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Being a Poem in the Making

Engendering a Multiverse through Musing (Part #1)


Introduction
Insights from the crisis of science and belief
Questionably exclusive framing of multiverse by science
Imaginative engagement with multiverse through poetry
Poetic insights into becoming a poem -- and being one
Transcending both scientific and poetic comprehension of multiverse

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Produced in the light of the joint meeting of the Scientific and Medical Network and the
Society for Scientific Exploration on Mapping Time, Mind and Space (Brú na Bóinne, Ireland, 2012).


Introduction

This is a reflection on engagement with the quantity of information, the challenge of quality and selectivity, and the consequences of ignorance and confusion as time goes by. The situation becomes ever more evident through the increasing accessibility of information, the lack of time to consider most of it, and the need to focus on what appears to be of immediate concern. The situation is aggravated by the range and complexity of the tools by which it is possible to engage with available knowledge and insight -- and diminishing motivation to acquire the skills to use them, or the capacity to do so.

The situation is notably characterized by the multiplicity of purveyors of information and insight -- from the wisdom of the past to the creativity of the present, radically reframed by imaginative speculations on the future. Engagement is further challenged by the claims and disregard with respect to any insight -- and the questionable efforts towards integrative reformulations to facilitate comprehension and memorability, such as to nourish the quality of life. The potential of global sensemaking has as yet to be realized.

The condition is usefully understood as epitomized by emerging recognition of the extent and counter-intuitive complexity of the universe. Now reframed by physicists as a "multiverse" -- potentially composed of a multiplicity of parallel universes -- this complexity might be said to mirror the immediate experience of many, to the extent that they have any comprehension of such speculative hypotheses. Claims by physicists that such comprehension requires insight into ten or more dimensions -- questionably meaningful to only a limited elite -- is appropriately indicative of the experiential challenge of many and the explanations offered to them.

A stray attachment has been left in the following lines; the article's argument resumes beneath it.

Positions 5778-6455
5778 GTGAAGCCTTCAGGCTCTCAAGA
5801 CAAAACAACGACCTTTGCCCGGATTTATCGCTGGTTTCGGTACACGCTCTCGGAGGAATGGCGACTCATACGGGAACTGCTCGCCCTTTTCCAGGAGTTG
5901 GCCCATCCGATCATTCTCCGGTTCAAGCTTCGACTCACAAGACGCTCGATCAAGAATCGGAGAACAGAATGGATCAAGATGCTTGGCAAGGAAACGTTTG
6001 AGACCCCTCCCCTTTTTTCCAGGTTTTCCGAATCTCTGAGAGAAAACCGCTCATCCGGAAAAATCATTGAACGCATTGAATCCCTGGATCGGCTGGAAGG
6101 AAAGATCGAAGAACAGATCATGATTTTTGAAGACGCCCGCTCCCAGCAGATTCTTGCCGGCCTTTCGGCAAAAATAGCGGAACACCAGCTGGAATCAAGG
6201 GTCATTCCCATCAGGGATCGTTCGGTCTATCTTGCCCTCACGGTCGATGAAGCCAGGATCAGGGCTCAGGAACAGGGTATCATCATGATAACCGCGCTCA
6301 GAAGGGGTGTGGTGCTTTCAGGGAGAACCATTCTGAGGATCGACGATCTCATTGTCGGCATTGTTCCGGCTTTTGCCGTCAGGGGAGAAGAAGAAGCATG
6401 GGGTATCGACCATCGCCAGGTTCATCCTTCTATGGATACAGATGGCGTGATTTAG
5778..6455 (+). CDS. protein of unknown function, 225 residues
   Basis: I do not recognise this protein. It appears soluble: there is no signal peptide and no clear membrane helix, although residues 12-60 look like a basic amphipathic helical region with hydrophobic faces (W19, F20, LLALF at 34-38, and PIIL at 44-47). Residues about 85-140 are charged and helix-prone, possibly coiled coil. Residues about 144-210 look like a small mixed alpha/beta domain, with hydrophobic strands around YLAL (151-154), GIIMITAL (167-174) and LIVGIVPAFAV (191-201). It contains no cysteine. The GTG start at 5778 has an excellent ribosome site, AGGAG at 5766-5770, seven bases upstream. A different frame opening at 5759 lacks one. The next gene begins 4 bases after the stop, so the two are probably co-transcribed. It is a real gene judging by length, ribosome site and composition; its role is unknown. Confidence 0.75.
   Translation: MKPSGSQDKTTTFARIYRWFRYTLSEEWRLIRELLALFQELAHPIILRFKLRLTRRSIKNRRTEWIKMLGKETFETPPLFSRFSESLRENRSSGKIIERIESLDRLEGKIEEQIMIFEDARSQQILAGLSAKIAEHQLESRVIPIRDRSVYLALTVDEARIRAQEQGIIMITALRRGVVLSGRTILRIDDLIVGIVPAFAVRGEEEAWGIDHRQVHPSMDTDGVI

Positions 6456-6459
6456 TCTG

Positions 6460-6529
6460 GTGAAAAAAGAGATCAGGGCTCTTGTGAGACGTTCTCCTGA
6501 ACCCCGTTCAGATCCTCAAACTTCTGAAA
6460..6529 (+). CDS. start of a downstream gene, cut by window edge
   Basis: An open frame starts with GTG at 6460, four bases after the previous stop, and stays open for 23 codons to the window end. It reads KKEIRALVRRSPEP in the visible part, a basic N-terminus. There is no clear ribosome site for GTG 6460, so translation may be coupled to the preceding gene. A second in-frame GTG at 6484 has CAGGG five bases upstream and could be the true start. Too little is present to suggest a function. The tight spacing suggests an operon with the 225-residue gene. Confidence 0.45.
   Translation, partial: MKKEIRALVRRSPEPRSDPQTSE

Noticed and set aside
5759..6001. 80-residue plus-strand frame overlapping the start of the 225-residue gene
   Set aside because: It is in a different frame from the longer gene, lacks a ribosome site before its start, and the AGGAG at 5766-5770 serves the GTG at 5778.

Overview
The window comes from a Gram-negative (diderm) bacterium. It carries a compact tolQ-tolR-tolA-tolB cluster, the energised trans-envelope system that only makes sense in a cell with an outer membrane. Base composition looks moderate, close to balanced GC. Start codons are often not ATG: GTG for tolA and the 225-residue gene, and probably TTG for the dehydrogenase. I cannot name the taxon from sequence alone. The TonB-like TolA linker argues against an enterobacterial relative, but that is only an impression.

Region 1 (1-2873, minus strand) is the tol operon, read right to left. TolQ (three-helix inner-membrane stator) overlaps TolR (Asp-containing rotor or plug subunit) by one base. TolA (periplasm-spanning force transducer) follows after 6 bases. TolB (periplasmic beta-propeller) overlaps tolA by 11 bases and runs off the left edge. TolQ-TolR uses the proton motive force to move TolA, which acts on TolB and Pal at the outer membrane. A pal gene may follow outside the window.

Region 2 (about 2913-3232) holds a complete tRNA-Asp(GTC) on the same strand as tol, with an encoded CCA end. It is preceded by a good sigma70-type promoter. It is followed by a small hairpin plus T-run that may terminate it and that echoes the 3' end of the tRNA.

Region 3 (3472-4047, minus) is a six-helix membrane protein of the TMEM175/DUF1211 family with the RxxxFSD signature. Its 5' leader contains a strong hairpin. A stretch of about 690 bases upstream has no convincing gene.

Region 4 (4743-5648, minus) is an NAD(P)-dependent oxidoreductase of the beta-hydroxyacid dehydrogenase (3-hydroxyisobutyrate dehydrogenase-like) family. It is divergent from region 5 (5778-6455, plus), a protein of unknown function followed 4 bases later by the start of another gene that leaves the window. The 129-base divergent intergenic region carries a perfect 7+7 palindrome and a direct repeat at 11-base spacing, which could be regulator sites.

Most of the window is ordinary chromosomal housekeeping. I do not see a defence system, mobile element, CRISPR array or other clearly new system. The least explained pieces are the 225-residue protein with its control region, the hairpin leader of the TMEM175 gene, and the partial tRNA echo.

The question here is how any individual might then choose to engage with this experiential multiverse of information, knowledge and insight. The approach taken is to benefit from the appropriation by poets of "multiverse" as fundamentally poetic in its multidimensional significance. Any description of that engagement is however formulated in words, the comprehension of whose meaning is questionable and subject to interpretation -- whilst potentially intimately personal.

A poetic engagement with any multiverse, however imagined, then offers a degree of coherence compatible with individual experience. The dynamics of that engagement, as with that of poetry-making and appreciation, is also consistent with insights of complexity theory into chaotic systems. These in turn are consistent with the process whereby the multiverse of experience is engendered through poiesis -- and especially through the self-organization of autopoiesis, understood here as the emergence of comprehensible meaning.

The following argument is essentially about "language" -- specifically the contrasting abilities of science and poetry to engender and communicate meaning. However, whilst acknowledging the questionable ability of science to deliver meaning of some value to the collective, the argument highlights the potential for the individual to engender and be nourished "in reality" by meaning of aesthetic form, exemplified by poetry. It is the manner whereby individual identity is carried coherently by their potential in the face of complexity that is the primary focus.


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